BAGHDAD – A powerful bomb killed more than 75 people Wednesday night at a market in Sadr City, Baghdad’s main Shiite neighborhood, casting doubt on the readiness of Iraq’s security forces to keep a latent insurgency in check as U.S. troops pull out of the capital and other cities.
The blast, the second in Iraq in less than a week to kill more than 70 people, happened six days before the June 30 deadline for U.S. troops to retreat from urban outposts, the first of three withdrawal deadlines mandated under a security agreement.
The blast at the Mredi bird market occurred shortly after sundown, when the area was crowded with residents out shopping after the summer day’s scorching heat had subsided.
The explosives were concealed under vegetables in the carriage of a three-wheeled motorcycle parked at the edge of the market, which is off limits to vehicles, officials and witnesses said.
As the smoke began to clear, residents returned to the site to look for wounded people, who were loaded onto vehicles and wooden carts. About 20 minutes later, Iraqi soldiers arrived and began shooting in the air to disperse the crowd, witnesses said. Residents hurled insults, stones and shoes at the troops.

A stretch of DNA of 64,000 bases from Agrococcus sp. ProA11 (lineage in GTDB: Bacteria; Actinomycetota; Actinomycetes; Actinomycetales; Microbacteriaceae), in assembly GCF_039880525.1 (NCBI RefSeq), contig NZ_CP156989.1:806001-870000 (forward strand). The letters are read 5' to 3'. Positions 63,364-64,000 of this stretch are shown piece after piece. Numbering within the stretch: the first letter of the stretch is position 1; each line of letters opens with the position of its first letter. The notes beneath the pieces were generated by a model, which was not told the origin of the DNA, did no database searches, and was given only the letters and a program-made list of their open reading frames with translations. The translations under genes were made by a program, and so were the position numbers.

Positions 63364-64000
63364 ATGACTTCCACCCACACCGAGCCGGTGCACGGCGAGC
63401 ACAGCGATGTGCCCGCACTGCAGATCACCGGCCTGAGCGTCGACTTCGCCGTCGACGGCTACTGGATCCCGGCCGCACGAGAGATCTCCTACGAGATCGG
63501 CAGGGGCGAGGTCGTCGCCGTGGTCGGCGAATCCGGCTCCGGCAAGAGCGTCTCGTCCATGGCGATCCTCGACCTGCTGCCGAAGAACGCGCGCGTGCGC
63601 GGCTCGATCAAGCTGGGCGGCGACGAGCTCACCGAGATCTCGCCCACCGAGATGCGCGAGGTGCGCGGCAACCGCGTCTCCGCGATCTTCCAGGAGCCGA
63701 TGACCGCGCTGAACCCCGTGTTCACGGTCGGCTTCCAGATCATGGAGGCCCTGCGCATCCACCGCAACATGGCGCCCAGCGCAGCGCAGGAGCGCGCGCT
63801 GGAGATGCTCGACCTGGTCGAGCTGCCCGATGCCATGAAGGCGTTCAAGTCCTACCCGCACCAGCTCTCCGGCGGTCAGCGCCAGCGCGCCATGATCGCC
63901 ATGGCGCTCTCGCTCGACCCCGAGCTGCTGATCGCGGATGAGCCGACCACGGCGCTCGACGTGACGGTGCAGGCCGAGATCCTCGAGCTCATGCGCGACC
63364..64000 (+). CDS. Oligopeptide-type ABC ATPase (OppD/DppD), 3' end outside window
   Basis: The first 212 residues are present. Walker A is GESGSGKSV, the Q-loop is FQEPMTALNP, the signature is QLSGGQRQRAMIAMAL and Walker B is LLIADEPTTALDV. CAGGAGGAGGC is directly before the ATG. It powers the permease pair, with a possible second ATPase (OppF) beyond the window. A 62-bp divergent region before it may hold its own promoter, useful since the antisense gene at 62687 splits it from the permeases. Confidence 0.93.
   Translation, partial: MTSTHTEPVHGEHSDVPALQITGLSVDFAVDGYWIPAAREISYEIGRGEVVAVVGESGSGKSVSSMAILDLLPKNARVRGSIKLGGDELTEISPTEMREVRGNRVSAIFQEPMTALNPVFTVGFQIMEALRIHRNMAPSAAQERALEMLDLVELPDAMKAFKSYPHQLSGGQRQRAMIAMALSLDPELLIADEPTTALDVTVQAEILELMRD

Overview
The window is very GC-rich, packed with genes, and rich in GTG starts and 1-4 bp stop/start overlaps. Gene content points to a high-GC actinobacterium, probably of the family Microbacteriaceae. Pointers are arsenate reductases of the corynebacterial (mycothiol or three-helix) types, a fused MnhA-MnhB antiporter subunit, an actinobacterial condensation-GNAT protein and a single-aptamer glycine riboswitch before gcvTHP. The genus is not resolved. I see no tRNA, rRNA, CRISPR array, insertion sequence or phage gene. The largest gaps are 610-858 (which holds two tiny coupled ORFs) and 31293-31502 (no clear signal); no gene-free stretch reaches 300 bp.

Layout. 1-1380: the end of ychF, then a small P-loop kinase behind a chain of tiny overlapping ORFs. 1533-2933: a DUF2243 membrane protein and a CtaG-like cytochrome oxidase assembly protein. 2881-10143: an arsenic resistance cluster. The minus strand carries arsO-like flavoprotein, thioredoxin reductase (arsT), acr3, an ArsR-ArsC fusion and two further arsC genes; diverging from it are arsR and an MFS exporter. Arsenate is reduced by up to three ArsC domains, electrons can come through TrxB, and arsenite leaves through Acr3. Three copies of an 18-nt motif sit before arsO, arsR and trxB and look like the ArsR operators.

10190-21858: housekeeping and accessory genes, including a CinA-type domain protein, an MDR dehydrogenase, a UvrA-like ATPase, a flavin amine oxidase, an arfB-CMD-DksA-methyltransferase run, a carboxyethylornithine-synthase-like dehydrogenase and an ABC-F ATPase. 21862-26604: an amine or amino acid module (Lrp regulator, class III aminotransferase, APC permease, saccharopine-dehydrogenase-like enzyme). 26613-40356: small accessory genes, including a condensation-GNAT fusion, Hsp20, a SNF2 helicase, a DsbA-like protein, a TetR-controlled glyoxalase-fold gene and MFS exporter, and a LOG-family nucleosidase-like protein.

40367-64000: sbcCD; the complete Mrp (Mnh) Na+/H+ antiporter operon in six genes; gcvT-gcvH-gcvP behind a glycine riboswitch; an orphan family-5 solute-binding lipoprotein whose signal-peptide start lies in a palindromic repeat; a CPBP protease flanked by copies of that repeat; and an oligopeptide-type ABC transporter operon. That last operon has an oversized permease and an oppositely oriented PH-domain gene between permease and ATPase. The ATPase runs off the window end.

“People were very mad because they were very late,” Abu Ahmed said of the soldiers. “They only sit on their chairs and watch people and play with cellphones.”
The attack, the deadliest in Sadr City in more than a year, came just days after the U.S. military closed its small outposts in the area at the Iraqi government’s insistence.
“This is one of the biggest mistakes the U.S. has made,” said Kadhum Irboee al-Quraishi, a local leader in Sadr City who has worked closely with the Americans. “Assassinations will start again, and the terrorists are going to show that Iraqi forces are not capable of receiving responsibility.”
Sadr City is the stronghold of anti-American Shiite cleric Muqtada al-Sadr. Militias loyal to al-Sadr controlled the area until the Iraqi army was deployed there in the spring of 2008 as part of a delicate negotiation between Sadrist leaders and Prime Minister Nouri al-Maliki.
Al-Maliki and U.S. commanders have said they expected the June 30 deadline to trigger an uptick in violence. Extremists, they say, are motivated by a desire to undermine the Iraqi government.